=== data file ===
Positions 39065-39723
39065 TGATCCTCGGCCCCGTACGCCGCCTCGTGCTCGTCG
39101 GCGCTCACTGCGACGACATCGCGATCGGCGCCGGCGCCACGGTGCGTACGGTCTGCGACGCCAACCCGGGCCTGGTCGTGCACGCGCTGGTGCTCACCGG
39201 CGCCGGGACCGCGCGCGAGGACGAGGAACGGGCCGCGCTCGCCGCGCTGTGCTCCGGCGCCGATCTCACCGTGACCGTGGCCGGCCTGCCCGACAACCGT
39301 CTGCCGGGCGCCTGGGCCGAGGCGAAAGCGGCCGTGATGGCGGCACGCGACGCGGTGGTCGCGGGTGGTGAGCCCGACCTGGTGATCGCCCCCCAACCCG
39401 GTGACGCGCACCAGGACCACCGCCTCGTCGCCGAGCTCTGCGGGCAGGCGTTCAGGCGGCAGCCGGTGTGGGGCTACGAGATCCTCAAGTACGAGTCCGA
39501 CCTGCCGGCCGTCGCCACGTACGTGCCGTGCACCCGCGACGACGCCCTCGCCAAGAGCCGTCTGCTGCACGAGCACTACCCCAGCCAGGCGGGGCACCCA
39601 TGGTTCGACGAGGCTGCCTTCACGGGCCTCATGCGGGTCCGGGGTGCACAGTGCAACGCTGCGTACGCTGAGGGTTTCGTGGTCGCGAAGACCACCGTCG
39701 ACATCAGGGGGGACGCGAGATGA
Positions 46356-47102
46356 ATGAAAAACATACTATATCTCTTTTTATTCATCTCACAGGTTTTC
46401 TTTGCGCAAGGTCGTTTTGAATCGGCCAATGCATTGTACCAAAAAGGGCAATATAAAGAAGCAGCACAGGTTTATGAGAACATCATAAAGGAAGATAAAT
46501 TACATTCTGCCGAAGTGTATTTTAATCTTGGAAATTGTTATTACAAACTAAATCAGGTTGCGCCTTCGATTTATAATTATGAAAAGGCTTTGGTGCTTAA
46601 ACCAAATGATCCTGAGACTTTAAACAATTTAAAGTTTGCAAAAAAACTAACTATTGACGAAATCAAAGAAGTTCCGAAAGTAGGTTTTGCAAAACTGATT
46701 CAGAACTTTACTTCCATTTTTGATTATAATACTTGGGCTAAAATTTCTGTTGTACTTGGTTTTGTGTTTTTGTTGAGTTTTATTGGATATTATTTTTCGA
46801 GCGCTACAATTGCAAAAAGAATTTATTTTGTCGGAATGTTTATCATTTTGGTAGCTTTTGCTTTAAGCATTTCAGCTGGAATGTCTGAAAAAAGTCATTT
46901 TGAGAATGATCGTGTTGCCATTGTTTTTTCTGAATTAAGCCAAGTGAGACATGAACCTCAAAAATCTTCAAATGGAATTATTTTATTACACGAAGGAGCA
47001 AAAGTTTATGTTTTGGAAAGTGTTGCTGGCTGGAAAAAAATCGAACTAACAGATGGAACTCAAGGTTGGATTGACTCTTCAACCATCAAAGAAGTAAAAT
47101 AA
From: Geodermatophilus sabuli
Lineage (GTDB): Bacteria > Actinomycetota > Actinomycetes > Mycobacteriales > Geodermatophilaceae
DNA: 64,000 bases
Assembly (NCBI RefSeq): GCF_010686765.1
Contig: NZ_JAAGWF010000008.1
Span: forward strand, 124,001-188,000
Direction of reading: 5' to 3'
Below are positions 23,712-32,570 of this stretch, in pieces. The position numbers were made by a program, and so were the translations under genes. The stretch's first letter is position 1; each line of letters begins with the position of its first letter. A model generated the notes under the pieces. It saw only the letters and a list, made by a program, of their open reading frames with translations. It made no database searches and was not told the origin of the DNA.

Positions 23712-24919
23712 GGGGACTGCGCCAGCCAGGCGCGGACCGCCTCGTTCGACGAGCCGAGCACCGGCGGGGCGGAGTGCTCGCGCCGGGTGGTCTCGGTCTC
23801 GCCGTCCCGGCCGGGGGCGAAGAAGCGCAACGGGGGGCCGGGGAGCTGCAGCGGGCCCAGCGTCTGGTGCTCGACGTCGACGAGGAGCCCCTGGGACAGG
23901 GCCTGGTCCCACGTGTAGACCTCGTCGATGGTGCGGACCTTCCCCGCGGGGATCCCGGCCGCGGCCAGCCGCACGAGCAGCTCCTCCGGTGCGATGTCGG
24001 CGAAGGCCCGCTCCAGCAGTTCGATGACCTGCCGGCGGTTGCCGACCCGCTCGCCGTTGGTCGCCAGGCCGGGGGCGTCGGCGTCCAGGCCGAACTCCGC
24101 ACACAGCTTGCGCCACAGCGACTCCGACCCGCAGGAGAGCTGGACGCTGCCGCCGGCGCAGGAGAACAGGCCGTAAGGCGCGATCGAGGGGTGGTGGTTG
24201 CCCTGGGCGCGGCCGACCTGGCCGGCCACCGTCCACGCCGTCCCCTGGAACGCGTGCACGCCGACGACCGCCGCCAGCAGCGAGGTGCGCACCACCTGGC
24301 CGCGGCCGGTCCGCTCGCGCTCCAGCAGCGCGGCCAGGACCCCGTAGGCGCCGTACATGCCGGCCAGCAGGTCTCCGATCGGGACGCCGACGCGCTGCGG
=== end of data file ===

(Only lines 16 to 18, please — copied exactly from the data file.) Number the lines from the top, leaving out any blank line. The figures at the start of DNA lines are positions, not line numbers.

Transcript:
46801 GCGCTACAATTGCAAAAAGAATTTATTTTGTCGGAATGTTTATCATTTTGGTAGCTTTTGCTTTAAGCATTTCAGCTGGAATGTCTGAAAAAAGTCATTT
46901 TGAGAATGATCGTGTTGCCATTGTTTTTTCTGAATTAAGCCAAGTGAGACATGAACCTCAAAAATCTTCAAATGGAATTATTTTATTACACGAAGGAGCA
47001 AAAGTTTATGTTTTGGAAAGTGTTGCTGGCTGGAAAAAAATCGAACTAACAGATGGAACTCAAGGTTGGATTGACTCTTCAACCATCAAAGAAGTAAAAT